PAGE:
“The Anglican Church has been making redress payments and they go some of the way to helping some of the mothers to reconnect and stay connected with the children they’ve been separated from. It assists to provide professional counselling where that’s required but we don’t pretend that it compensates in any respect. How do you compensate someone for the loss of a child effectively, but hopefully it helps.
“This place is very significant to them. They wanted some place tangible which acknowledged the experiences they went through but it also provides them with a lovely, quiet space to come and sit and to reflect as they put their own lives back together again.”
A special message of support was also sent by former Prime Minister Julia Gillard and was read out at the service by the Archbishop:
“The National Apology was an incredibly significant day for survivors, and I was deeply privileged to share it with them. I hope it continues to stand as an important milestone on the journey of healing and reflects our acknowledgement as a country of the lifelong legacy of pain and suffering created by forced adoption.
I was very moved to learn of this Remembrance Garden, as a recognition both of that legacy, and of our commitment as a nation to do all in our power to make sure these practices are never repeated.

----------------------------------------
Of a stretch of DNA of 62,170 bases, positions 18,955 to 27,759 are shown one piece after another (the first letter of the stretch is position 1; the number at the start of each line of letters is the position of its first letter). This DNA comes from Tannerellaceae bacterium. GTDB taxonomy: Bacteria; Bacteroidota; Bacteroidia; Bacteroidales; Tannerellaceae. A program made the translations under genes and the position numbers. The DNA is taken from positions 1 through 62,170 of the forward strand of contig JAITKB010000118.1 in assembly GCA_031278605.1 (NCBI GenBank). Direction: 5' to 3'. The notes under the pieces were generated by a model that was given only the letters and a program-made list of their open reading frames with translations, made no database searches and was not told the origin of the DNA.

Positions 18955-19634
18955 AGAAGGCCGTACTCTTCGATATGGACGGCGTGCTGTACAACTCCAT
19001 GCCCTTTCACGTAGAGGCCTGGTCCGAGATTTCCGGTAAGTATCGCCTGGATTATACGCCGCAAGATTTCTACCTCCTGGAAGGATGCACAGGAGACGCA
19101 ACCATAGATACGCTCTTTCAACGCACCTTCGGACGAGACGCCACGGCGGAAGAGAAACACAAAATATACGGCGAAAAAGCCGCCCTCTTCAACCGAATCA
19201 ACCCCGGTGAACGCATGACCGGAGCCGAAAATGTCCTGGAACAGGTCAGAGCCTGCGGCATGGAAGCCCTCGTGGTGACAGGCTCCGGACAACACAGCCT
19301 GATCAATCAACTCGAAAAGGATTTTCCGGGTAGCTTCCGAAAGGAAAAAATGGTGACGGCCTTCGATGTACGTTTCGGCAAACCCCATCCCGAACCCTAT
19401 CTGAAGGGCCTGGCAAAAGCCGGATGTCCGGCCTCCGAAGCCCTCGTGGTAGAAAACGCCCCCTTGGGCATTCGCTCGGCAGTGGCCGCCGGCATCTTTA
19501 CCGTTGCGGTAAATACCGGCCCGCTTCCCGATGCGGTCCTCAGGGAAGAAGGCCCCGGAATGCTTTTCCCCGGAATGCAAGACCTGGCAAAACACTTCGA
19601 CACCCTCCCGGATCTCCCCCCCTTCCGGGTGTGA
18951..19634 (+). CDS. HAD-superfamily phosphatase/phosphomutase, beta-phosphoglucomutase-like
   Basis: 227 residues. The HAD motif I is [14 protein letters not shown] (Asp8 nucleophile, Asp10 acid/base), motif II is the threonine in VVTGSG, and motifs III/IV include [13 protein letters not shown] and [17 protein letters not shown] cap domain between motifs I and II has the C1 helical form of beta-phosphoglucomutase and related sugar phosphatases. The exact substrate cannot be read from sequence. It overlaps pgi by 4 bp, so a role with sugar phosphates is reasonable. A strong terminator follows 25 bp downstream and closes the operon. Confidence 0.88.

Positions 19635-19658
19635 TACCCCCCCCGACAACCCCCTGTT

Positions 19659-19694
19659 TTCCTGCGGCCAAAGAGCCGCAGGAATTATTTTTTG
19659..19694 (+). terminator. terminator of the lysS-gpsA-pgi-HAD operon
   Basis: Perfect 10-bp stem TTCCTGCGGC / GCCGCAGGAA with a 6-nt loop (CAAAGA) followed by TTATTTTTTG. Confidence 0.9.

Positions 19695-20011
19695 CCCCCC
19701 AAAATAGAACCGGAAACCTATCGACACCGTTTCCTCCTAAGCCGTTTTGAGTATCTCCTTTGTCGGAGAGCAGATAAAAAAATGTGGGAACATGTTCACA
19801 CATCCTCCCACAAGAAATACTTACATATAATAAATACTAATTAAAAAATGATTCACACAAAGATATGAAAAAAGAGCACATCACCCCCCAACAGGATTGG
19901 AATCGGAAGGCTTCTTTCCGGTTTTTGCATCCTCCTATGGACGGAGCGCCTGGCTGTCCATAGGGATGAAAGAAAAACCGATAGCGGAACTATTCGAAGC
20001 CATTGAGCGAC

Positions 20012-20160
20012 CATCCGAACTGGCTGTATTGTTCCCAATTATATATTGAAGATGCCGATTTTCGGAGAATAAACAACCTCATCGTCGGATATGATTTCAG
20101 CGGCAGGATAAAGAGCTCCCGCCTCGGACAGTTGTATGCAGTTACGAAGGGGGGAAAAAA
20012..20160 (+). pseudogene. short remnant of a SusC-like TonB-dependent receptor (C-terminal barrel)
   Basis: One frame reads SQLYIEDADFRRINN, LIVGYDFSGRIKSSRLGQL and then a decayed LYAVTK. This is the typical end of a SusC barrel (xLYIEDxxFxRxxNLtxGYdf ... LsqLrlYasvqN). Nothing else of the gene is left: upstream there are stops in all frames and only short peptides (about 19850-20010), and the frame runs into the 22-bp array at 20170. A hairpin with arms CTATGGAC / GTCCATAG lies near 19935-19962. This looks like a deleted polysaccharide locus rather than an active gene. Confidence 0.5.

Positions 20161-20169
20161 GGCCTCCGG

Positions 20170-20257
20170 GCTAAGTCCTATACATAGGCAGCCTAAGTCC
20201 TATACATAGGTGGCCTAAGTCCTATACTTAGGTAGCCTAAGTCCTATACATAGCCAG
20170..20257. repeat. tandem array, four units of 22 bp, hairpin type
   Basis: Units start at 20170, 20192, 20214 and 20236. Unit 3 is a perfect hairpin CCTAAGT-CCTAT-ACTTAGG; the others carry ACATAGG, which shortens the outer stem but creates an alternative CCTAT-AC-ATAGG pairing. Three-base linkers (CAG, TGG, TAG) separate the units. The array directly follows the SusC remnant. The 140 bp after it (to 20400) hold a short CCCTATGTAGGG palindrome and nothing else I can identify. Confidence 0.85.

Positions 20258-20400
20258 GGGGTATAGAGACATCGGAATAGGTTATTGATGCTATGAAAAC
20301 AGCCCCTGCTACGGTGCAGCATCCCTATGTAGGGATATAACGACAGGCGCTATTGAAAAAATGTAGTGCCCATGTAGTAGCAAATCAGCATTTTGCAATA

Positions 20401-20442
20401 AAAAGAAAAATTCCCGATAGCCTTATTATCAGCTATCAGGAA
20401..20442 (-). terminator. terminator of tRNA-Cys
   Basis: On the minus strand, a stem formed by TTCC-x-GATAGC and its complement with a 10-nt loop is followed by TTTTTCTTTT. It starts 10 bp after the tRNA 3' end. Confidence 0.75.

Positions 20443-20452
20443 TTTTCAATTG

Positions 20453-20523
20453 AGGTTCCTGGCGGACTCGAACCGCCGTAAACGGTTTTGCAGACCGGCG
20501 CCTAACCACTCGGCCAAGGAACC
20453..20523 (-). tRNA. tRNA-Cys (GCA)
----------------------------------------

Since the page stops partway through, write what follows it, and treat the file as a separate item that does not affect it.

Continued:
My thoughts will be with all those affected by the practice of forced adoption at your opening ceremony. “
The Toowong site has since been redeveloped and is now an Anglicare facility providing Homelessness Services Women and Families with programs for young women aged 16-25, with eight units on site for women and their children and 23 units for adult women.
Facility manager Carol Birrell was instrumental in working with the St Mary’s mothers over several years in bringing the Garden of Remembrance to reality.
“Dorelle and Margaret came to me some time ago with the idea of a garden and I thought it was a great concept and I took the idea to Karen Crouch [Anglicare SQ Executive Director],” Ms Birrell said.
“I kept going back to the mothers to consult and said I would like to support them to make it possible. I also made a commitment to them that I would continue to follow up until it happened so it’s great to see it officially opened and blessed today.”Jump to next article